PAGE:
|System: X360, PS3, Wii, PS2, PC, PSP, DS||Review Rating Legend|
|Dev: Krome Studios||1.0 - 1.9 = Avoid||4.0 - 4.4 = Great|
|Pub: LucasArts||2.0 - 2.4 = Poor||4.5 - 4.9 = Must Buy|
|Release: Oct. 6, 2009||2.5 - 2.9 = Average||5.0 = The Best|
|Players: 1-2||3.0 - 3.4 = Fair|
|ESRB Rating: Teen||3.5 - 3.9 = Good|
Taking a fine-tooth comb to the Star Wars franchise, LucasArts once again emerges with a new tale from The Clone Wars. Republic Heroes is an action-adventure based on the popular animated series for kids, and it's also proof positive that even the great power of The Force can eventually begin to wane.
Star Wars: The Clone Wars: Republic Heroes will have players take on the role of various Jedi, including, of course, Obi-Wan Kenobi and Anakin Skywalker. In addition to wielding a lightsaber and commanding The Force, you'll also play missions as one the myriad clones of the empire. The story isn't hard to follow, since it all boils down to a simple division of factions. The Separatists are the bad guys, you need to destroy something in order to allow your troops to move forward, and The Force is, presumably, with you.
Republic Heroes plays with a mission-based progression, though there's no hub. You simply play a level, switch up characters, and move on to the next mission. The levels are fairly bite-sized, making it an easy game to pick up and play (and just as easily put down), and you can play through the entire adventure cooperatively with a friend or family member.
The formula is pretty predictable: Play a couple of Jedi missions, switch over to the clone perspective, rinse and repeat. The heavy focus, therefore, is on playing as a Jedi - which is unfortunate, really - and controls are mapped mostly to button presses, with optional waggle for slashing with your lightsaber. When we say "optional," we mean it's always on. So, if you happen to jostle your Wii Remote when attempting to execute some other action, your Jedi will whip out their lightsaber and attack. It can and likely will create all sorts of problems for players throughout the duration of the game.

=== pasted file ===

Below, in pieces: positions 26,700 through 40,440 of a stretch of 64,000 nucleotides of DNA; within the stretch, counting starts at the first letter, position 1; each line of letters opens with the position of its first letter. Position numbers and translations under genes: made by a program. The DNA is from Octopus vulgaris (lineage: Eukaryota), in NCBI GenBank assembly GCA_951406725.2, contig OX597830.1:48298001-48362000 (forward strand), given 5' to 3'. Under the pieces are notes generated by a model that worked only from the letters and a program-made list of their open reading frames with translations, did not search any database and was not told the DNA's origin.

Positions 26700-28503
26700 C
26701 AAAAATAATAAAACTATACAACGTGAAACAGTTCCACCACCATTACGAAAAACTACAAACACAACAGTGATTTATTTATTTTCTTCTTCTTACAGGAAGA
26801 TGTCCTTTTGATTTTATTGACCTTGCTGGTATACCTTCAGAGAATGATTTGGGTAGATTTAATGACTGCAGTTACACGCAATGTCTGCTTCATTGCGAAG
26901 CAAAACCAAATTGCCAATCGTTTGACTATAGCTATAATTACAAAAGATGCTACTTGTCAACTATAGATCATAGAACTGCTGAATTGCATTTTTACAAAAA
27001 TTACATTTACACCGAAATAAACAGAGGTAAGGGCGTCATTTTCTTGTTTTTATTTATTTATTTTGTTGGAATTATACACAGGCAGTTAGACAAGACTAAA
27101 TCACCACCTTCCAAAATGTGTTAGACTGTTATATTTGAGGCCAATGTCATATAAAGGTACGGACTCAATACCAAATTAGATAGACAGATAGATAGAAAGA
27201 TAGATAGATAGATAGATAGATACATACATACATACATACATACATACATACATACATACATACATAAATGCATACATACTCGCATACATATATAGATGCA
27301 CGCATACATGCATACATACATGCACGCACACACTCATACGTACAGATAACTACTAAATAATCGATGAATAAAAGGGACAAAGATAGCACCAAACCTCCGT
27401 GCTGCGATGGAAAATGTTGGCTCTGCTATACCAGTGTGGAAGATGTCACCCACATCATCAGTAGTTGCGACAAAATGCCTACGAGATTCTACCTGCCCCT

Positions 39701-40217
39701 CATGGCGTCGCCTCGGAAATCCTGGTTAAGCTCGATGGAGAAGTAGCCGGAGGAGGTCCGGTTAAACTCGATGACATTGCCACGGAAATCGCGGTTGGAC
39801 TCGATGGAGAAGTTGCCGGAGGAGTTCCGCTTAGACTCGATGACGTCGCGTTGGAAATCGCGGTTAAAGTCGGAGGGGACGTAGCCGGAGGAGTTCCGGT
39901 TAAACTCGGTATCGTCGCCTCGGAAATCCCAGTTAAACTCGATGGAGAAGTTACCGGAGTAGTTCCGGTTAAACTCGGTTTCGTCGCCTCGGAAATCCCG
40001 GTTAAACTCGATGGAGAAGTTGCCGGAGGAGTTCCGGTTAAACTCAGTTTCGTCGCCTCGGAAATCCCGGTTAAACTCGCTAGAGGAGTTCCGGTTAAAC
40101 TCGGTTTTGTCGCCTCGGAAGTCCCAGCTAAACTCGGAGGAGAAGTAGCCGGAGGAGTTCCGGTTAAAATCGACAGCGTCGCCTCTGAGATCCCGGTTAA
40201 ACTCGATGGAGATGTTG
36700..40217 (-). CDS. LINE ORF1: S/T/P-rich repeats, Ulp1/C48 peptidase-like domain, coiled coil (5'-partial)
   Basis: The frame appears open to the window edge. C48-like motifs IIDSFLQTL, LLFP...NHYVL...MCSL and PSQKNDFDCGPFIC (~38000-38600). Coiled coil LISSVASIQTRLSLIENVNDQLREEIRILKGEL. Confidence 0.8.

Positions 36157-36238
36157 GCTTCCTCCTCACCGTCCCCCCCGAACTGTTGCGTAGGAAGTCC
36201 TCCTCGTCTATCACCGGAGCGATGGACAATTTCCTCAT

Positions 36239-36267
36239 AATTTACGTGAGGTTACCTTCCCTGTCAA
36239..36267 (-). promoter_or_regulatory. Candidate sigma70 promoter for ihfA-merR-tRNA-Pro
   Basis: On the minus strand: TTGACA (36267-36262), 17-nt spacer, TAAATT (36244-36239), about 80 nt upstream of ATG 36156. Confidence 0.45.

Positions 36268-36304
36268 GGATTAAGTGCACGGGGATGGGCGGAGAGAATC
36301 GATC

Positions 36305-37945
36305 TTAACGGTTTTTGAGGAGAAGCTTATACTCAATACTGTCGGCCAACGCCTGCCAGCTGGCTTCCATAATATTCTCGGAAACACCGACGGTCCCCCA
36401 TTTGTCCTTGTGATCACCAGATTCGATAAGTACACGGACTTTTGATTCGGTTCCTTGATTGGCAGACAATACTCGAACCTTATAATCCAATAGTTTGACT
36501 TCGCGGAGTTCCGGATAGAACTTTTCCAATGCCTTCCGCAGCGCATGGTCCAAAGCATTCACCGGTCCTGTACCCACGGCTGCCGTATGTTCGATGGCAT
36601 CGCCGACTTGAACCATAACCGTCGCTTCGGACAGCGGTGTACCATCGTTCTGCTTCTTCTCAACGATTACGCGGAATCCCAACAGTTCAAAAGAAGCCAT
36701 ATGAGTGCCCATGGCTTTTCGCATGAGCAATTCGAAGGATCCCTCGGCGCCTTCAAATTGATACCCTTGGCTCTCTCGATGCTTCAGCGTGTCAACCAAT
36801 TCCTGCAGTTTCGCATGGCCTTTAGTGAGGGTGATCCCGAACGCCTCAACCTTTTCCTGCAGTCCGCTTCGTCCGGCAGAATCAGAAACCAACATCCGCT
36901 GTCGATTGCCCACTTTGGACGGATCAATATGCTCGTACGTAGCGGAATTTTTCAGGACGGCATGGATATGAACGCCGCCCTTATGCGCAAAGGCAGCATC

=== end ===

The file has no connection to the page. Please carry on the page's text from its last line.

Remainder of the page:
Jedi can also jump and double jump, use The Force (with the Z button), and throw their lightsaber short distances. When the controls work, the action feels fine. However, there are so many moments throughout this game where your character simply will not respond to your command inputs. For instance, the very first boss in the game requires you to hammer the Z-trigger in order to hold down the leg of your enemy with The Force, but pressing the Z button will often cause your character to bring their lightsaber to bear instead.
Combat is mildly amusing is short stints, though it's completely button-mashy. You can double jump onto some enemies and gain control over them and their abilities, but it's mostly a pointless affair, since it's such an unwieldy mechanic with very little payoff. Waylaying hordes of enemies with your lightsaber is much more effective, and it's a guilty pleasure hearing the sounds of your saber emanating from the Wii Remote.
You'll be required to use The Force to trigger various elements within levels, but here, too, the mechanic is very hard to master. Character movement is clumsy, making it difficult to aim your Force power properly. Navigating environments isn't much better, with poor collision detection and 3D perspectives that will often force you to repeat the same jumps over and over. The level design is haphazard, and the objectives are contrived errands that corral players along dull corridors. Some of the environments look interesting, but the platforming is either too forgiving or a complete mess.
Oddly enough, taking on the role of one of the clones is actually a fair amount of fun, though it, too, is not without its share of problems. Character movement is basically the same, but you'll be armed with a blaster, which you aim with the Wii Remote. You can take cover behind crates and such by gesturing downward with the Nunchuk - it doesn't feel great, but it gets the job done. Clones can also toss grenades by pinpointing an area with the Wii Remote and pressing the Z button.<
Aside from having to use the Nunchuk to take cover, the mechanics and controls for playing as a clone feel really good. Unfortunately, the camera is pulled back to an almost isometric view, yet aiming your weapon stays within a true 3D perspective. What happens when these two elements collide is that your gun will slope downward, and rather than shooting your enemy, oftentimes you'll end up shooting a crate or some other object obstructing your top-down view.